United States v. Smith, 614 F. Supp. 25 (D.D.C. 1984)
September 18, 1984
Curtis E. SMITH.
United States District Court, District of Columbia.
*26 Pamela B. Stuart, Asst. U.S. Atty., Washington, D.C., for plaintiff.
Stephen Goldblatt, Washington, D.C., for defendant.
MEMORANDUM OPINION AND ORDER
THOMAS F. HOGAN, District Judge.
This matter is before the Court on defendant's Motion to Suppress, as fruits from an illegal stop and warrantless arrest and search, all physical evidence seized by the police at the time of defendant's arrest on July 1, 1984, which included a doublebarrel shotgun and a number of bags of marijuana. An evidentiary hearing was held by the court. Upon consideration of the evidence adduced, the motion and supporting memoranda submitted by the parties, the arguments of counsel, and based upon the findings set forth, the motion will be denied.
On July 1, 1984, at approximately 6:50 P.M., two U.S. Police officers, Officers Lawston and his rookie trainee associate, patrolling Rock Creek Park in a marked police cruiser, observed a red Ford Pinto parked illegally in the middle of the entrance roadway to the Park Road tennis courts. The tennis court drive is located within blocks of a high drug sale and use area. The tennis court area is frequented by drug users.
At the time the officers approached defendant's car, it was still light outside, there was good visibility and the tennis courts were in use. As the officers drove up, they observed that the doors and the hatchback of the car were all open and that it was occupied by three individuals. When the cruiser approached the rear of the defendant's automobile, the passengers quickly turned around and saw the officers. The occupant in the driver's seat then immediately bent forward as if to hide something under the front seat. The officers alighted from their cruiser and stood on either side of the Pinto. When an inquiry was made as to what they were doing, the driver of the Pinto, later identified as defendant Smith, stated that they were cleaning the car even though no cleaning materials were visible. Officer Lawston then testified that he suspected narcotics activity and feared for the safety of himself and his *27 partner, who was a rookie in training. Officer Lawston had been involved in Rock Creek Park in over 200 narcotics arrests. Over 100 arrests had involved dangerous weapons. Because of his co-officer's lack of experience and recognizing the inherent dangers (after receiving the untrue explanation for the illegally parked automobile), Officer Lawston ordered the occupants out of the car in an effort to protect himself and his rookie partner. He then walked around from the passenger's side to the driver's side of the automobile. When he reached the driver's side the door was open and he could plainly see four inches of what he believed to be a double-barrel shotgun protruding from under the driver's seat. He retrieved the weapon, placed it on the roof of the car and asked what the gun was doing there. Smith initially responded that he had never seen the gun before but later claimed he had found it in the woods.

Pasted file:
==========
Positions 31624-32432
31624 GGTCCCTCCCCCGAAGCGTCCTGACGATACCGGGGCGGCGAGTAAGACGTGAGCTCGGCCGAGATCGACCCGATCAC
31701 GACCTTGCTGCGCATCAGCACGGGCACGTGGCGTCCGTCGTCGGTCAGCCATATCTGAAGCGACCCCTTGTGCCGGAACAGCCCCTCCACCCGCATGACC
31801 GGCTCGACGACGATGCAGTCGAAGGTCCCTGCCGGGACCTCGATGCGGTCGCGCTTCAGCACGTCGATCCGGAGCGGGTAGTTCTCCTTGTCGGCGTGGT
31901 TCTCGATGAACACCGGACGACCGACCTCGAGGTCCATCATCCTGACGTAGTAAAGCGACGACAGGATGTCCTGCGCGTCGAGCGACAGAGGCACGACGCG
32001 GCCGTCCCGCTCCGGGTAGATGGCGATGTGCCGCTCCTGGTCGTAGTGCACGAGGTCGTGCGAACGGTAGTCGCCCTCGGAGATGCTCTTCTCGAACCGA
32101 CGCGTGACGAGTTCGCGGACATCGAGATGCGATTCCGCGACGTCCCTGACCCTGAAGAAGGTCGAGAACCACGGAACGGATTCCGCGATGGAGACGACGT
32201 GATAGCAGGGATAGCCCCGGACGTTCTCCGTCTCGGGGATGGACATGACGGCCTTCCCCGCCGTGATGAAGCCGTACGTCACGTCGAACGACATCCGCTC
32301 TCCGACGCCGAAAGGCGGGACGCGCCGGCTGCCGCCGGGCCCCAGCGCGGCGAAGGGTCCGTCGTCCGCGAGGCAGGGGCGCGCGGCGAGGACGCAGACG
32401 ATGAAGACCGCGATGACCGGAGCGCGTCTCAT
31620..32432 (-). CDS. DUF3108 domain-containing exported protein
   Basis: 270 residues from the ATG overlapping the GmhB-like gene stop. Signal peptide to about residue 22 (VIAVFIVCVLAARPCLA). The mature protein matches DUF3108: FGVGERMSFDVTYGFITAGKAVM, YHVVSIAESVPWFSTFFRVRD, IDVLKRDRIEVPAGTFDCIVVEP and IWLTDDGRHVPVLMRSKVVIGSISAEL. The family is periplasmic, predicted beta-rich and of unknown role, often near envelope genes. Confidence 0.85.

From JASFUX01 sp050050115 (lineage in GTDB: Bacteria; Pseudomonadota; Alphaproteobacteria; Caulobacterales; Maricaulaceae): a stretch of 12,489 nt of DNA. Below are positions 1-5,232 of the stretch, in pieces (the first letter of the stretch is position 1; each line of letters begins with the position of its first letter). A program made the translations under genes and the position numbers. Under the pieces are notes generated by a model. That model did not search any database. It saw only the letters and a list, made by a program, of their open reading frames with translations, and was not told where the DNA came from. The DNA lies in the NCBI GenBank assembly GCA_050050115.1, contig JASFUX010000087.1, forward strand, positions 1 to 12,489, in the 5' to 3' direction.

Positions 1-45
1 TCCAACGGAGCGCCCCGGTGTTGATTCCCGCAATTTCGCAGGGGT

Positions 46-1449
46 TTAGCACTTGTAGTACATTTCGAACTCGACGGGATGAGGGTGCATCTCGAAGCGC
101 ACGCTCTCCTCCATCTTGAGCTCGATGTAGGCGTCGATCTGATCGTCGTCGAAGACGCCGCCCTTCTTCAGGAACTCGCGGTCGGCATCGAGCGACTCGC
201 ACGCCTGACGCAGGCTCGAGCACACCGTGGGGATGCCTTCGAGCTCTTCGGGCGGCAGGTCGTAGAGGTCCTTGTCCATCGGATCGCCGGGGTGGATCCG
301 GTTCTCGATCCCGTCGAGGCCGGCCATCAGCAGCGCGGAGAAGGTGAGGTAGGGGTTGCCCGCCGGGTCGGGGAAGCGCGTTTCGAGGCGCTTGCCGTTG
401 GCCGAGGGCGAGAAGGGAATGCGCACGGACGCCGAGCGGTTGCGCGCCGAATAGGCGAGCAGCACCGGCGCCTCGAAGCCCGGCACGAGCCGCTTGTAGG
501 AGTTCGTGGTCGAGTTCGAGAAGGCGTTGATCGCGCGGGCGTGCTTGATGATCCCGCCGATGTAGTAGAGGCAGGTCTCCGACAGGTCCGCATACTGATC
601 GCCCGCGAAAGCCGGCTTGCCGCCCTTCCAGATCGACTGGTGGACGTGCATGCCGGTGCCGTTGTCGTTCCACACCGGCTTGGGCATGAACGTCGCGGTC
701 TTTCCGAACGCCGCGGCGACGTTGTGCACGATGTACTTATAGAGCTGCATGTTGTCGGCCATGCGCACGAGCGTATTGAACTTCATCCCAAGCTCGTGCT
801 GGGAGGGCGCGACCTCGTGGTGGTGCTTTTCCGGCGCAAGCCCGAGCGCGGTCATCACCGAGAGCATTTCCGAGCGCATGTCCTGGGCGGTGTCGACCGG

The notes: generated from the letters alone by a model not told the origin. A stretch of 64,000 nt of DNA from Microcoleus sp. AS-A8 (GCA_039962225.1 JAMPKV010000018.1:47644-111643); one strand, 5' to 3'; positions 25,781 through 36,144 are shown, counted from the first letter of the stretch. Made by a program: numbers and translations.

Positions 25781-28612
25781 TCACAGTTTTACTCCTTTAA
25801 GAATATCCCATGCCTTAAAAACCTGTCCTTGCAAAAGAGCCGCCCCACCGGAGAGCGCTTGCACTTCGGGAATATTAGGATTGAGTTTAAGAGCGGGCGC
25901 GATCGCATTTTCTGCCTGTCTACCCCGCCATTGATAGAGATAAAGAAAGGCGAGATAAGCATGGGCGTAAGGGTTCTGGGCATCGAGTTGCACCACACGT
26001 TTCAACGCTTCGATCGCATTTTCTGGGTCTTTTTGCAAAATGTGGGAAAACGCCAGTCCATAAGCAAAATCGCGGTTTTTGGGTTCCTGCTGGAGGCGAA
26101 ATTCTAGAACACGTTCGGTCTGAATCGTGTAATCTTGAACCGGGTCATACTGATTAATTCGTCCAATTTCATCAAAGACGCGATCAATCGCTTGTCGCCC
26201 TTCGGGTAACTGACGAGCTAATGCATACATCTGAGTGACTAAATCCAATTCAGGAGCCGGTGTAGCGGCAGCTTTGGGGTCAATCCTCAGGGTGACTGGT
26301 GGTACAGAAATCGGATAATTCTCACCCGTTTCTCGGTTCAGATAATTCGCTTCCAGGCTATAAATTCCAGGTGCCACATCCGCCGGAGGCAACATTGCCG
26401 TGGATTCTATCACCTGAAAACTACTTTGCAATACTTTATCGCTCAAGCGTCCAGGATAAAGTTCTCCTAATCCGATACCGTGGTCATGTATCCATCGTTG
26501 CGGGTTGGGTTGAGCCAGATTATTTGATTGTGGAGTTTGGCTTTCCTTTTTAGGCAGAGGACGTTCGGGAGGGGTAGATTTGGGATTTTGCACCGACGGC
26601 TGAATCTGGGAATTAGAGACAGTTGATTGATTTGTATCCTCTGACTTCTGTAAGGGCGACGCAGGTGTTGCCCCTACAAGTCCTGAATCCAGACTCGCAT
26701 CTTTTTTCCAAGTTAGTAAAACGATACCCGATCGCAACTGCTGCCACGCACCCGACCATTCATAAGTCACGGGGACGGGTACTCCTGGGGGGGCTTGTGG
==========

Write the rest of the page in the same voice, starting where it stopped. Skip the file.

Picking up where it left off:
The officers then conducted a pat down of the occupants. At that point, only the driver, defendant Smith, was placed under arrest. Several minutes after the arrest the transport officer who had arrived on the scene conducted a more thorough search of the defendant Smith and discovered in his pants a U.S. Navy payroll bag containing ten "nickel" bags of marijuana.
In Terry v. Ohio, 392 U.S. 1, 10, 88 S. Ct. 1868, 1874, 20 L. Ed. 2d 889 (1968), the Supreme Court ruled that police officers may not only stop but also make a protective frisk of an individual where he "observes unusual conduct which leads him reasonably to conclude in light of his experience that criminal activity may be afoot and that the person with whom he is dealing may be armed and presently dangerous ..." Id. at 30, 88 S. Ct. at 1884. The Court expanded the Terry rule in Pennsylvania v. Mimms, 434 U.S. 106, 111 n. 6, 98 S. Ct. 330, 333 n. 6, 54 L. Ed. 2d 331 (1977), holding that when a driver of a "motor vehicle has been lawfully detained for a traffic violation, the officer may order [him] out of the vehicle without violating the Fourth Amendment's proscription of unreasonable searches and seizures." The Court reasoned that the state's interest in the safety of its officers is considerable and outweighs the de minimus additional intrusion on the driver already legitimately stopped. Id. at 110, 111, 98 S. Ct. at 333.